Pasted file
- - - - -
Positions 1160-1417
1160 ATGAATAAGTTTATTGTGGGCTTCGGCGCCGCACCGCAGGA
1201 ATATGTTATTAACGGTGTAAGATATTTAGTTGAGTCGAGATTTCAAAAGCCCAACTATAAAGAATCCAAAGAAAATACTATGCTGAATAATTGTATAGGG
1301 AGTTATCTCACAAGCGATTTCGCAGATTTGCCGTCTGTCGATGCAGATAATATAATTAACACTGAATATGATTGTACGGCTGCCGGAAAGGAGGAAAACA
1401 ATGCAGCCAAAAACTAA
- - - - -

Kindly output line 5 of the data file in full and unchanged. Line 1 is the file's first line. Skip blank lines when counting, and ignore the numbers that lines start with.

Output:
1401 ATGCAGCCAAAAACTAA